This is a specialty cut that creates a trench, groove or notch (also called a rabbet) in a board. This type of cut is used most often in making furniture. Dado sets, which include special blades and inserts, make it easy to accomplish these specialty cuts, but it is possible to accomplish some dado cuts using a basic table saw setup.
Table saw blades can also make angled cuts with just a few simple changes to the blade setting or the miter gauge.
Product in Depth
Product in Depth
DEWALT DW745 Compact Job-Site Table Saw
At a compact 45 pounds, the DEWALT DW745 Compact Jobsite Table Saw is the lightest table saw in our review. The saw's portability doesn't mean that ripping size is compromised, though. Thanks to extending fence guides, you've got 20 inches available. Depth of cut is on par with many bigger machines: at 90 degrees, it's 3 1/8 inches. At 45 degrees, it's 2 1/4 inches. Power comes from a 15-amp motor with a no-load speed of 3,850 RPM. This is ample enough for serious DIY projects and light-duty construction site work.
To get the longest life out of your table saw – whether it’s a small benchtop or a full-size monster of a cabinet saw – follow a few important steps.
Check the drive belt
Check the drive belt on your saw’s motor for wear. Replace it when heavy wear becomes evident.
The angle indicators on the miter gauge of most table saws are not very precise, but you can easily fine tune the angle of the miter gauge to the saw blade by using a drafting square, setting the gauge at a 90 degree angle to the blade. Check that the angle is correct by making a test crosscut with a spare piece of wood.
Check the blades frequently
Check the blades frequently and change them if they begin missing too many teeth.
Make sure the wood you’re cutting doesn’t have any metal in it
Used boards may have old nails embedded in them. Those pieces of metal will damage a spinning saw blade and could injure you.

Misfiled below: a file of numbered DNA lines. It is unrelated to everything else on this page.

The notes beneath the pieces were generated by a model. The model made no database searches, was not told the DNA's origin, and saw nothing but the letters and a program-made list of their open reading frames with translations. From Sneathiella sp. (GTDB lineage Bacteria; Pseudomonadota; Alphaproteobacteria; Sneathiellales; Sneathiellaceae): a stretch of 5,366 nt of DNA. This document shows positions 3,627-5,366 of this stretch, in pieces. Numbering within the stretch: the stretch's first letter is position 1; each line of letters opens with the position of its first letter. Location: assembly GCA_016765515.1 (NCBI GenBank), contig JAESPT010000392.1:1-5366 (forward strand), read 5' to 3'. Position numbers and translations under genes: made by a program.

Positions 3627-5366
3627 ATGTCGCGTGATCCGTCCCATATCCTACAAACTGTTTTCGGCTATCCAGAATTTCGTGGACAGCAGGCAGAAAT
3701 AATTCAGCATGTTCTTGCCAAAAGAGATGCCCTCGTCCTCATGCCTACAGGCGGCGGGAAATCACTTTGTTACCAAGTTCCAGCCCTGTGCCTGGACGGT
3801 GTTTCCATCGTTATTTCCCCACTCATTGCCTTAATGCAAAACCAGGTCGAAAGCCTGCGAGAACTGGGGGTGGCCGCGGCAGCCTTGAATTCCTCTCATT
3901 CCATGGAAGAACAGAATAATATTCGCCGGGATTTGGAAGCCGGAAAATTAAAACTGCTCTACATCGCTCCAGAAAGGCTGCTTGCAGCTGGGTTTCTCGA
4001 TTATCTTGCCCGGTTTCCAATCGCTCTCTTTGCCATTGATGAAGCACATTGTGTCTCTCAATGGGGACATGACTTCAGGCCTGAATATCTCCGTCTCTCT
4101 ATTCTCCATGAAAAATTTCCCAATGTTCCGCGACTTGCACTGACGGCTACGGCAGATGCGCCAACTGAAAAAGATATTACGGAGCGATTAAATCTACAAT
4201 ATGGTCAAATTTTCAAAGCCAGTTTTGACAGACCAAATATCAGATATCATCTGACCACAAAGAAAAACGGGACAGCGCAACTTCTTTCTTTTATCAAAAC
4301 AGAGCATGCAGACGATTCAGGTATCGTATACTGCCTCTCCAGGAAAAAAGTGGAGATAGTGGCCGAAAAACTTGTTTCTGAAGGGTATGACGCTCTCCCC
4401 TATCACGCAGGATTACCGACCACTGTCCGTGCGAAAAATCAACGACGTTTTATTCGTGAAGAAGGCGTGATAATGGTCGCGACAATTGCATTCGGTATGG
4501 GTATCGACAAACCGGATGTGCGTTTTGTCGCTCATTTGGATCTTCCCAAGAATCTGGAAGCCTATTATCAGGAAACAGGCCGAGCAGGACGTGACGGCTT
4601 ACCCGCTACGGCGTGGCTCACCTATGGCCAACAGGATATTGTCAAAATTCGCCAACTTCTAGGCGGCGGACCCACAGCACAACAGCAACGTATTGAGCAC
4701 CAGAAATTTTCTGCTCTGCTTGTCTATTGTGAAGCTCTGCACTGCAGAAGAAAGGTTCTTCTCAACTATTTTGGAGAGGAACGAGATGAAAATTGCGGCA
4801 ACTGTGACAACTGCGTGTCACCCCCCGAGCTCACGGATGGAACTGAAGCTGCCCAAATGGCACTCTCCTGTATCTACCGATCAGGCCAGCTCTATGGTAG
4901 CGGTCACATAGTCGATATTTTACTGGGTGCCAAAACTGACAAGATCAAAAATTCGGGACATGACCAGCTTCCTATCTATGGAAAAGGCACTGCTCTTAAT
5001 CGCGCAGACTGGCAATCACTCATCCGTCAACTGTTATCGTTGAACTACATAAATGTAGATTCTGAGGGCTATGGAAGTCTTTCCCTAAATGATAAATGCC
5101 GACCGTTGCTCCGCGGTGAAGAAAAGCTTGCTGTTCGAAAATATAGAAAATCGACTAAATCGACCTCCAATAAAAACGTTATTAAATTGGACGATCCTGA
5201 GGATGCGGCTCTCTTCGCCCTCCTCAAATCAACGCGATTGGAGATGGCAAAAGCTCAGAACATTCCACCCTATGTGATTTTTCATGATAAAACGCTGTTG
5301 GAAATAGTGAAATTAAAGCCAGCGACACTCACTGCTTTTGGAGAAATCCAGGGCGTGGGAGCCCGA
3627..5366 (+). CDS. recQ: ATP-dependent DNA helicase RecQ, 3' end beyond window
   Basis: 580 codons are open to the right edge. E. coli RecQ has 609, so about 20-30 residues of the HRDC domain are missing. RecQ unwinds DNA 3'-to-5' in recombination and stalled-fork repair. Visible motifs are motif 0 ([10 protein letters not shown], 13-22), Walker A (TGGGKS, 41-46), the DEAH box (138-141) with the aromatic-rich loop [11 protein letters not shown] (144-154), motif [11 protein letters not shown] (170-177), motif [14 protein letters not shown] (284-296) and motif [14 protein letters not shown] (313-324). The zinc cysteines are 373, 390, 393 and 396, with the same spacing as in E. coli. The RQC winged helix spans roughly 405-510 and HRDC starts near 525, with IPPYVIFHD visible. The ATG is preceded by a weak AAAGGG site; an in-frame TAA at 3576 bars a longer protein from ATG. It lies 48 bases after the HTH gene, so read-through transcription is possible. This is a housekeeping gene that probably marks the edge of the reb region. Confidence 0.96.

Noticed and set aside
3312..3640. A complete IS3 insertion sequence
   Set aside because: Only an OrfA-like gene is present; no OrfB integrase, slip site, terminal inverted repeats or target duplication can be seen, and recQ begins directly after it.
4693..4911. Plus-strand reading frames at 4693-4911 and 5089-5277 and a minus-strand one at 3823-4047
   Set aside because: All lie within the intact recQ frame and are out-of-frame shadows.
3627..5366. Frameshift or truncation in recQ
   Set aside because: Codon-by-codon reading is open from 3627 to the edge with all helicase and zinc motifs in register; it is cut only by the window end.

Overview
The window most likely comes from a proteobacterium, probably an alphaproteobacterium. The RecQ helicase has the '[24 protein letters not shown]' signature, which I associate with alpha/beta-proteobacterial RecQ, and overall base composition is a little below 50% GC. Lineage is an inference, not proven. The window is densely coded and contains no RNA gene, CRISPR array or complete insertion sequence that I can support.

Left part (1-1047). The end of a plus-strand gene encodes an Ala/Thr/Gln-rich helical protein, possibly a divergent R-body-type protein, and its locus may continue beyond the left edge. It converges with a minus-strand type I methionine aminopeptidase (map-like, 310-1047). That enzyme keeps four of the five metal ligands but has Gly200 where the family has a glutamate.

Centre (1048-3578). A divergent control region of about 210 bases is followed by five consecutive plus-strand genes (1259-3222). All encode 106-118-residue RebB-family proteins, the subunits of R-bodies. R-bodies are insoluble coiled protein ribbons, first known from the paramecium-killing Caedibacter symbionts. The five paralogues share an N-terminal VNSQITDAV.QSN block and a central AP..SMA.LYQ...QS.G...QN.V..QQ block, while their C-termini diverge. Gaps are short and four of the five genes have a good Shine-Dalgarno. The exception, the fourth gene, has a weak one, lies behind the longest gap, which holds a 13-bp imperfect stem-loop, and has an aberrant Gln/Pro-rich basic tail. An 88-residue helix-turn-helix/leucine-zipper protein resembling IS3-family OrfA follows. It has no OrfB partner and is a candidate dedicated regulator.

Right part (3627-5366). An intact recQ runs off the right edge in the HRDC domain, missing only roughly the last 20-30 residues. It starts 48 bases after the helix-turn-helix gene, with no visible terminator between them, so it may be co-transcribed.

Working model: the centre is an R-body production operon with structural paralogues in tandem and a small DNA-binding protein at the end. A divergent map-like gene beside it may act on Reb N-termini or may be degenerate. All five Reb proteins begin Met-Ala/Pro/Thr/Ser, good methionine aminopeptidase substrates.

While the fence is essential to making a straight cut when ripping a board, don’t push against it too hard. The fence can slide right or left suddenly, misaligning the board in the middle of a cut and increasing the risk of a dangerous kickback.
Use the table saw only for jobs that it’s intended to handle
A benchtop saw isn’t designed for nor really capable of cutting through hardwoods, particularly thick boards. Even if you accomplish that task without the blade stalling or losing teeth, you’ll shorten the life of the motor.
Clean up sawdust and scraps
Not only does it keep your workshop looking good, but keeping the blade and table free of debris will make your next cutting job that much easier.
You should perform periodic, in-depth maintenance by cleaning sawdust and resin buildup from around the blade and interior areas of the table saw. Steel wool works well to remove resin, and any moving parts should be lubricated appropriately.
Fortunately, table saws need very little maintenance relative to the amount of use they get. They really are the workhorses of the woodworking world.
At BestReviews, we purchase every product we review with our own funds. We never accept anything from product manufacturers. Our goal is to be 100% objective in our analysis, and we do not want to run the risk of being swayed by products provided at no cost.